The big open landscapes of the American and Canadian West suit Mark Ruwedel’s large-format camera. From his travels over 12 years along the sites of 19th and 20th-century railway lines, Ruwedel creates topographical studies, archival files, but he also captures the luminescence of countryside that’s been passed through. These are ghost pictures, where the land seems better off for being left behind.
Mark Ruwedel’s book, Westward the Course of Empire, accompanies his solo show now on view at Yossi Milo Gallery, New York (through March 14, 2009). Ruwedel was born in Bethlehem, Pa., in 1954. His photographs are held in numerous collections, including The J. Paul Getty Museum, Los Angeles; Metropolitan Museum of Art, New York; San Francisco Museum of Modern Art; and the Stedelijk Museum, Amsterdam. Mr. Ruwedel currently teaches at California State University, Long Beach, Ca. All images © Mark Ruwedel, Courtesy Yossi Milo Gallery, New York.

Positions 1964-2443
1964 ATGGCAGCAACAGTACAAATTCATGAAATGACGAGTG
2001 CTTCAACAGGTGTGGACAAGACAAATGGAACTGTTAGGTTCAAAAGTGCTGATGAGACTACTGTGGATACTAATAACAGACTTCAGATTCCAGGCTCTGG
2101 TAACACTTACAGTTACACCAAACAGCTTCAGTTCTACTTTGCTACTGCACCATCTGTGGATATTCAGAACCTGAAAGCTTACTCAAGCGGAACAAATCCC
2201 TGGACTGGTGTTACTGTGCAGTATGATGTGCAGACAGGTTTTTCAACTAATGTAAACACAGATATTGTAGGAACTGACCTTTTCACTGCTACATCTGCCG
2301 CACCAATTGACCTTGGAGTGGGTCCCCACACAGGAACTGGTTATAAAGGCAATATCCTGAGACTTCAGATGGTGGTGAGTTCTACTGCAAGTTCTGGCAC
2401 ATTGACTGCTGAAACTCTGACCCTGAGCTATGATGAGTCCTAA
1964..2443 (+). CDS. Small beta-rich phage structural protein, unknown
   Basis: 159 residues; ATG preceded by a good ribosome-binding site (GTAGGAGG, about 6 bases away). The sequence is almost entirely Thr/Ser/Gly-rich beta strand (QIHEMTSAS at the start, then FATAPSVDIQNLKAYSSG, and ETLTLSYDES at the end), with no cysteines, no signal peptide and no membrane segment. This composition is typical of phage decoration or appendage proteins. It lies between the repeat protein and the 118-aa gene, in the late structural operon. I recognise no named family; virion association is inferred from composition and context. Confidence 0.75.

For many of us, traveling across the western U.S. and Canada is done by plane—we don’t see the paths you’ve recorded. What are we missing out on?
The details. The weather. Getting off the Interstates, far from fast food stops. Discovery, disappointment, getting lost, the occasional bear or coyote. Being alone. A sense of the histories inscribed on the surface of the land.
There’s a pioneering feeling in the pictures, especially when viewed together. Is that something you experienced, something you wanted to express?
Of course. Walking or driving for several hours, and then coming upon something amazing, like a derelict trestle standing in the bush… Making these photographs was hard work. “Expression” is not something I consciously think about.
Grouping the picture together became a way of suggesting the scope of the project, both the original “project” of railroad building, and my project of studying the railroads’ remains.
As someone who’s worked so much with the railroads, do you hope to see American train travel restored?
It would be great to have restored efficient passenger service. (This is based more on my experiences with California’s freeways than on following abandoned railroad lines.)
What are you working on now?
As most of my photography requires extensive travel and time “in the field,” I tend to pursue several ideas at once, over periods of years. My main interest now is in abandoned houses in California’s desert regions, a more contemporary ruin than that of the railroads.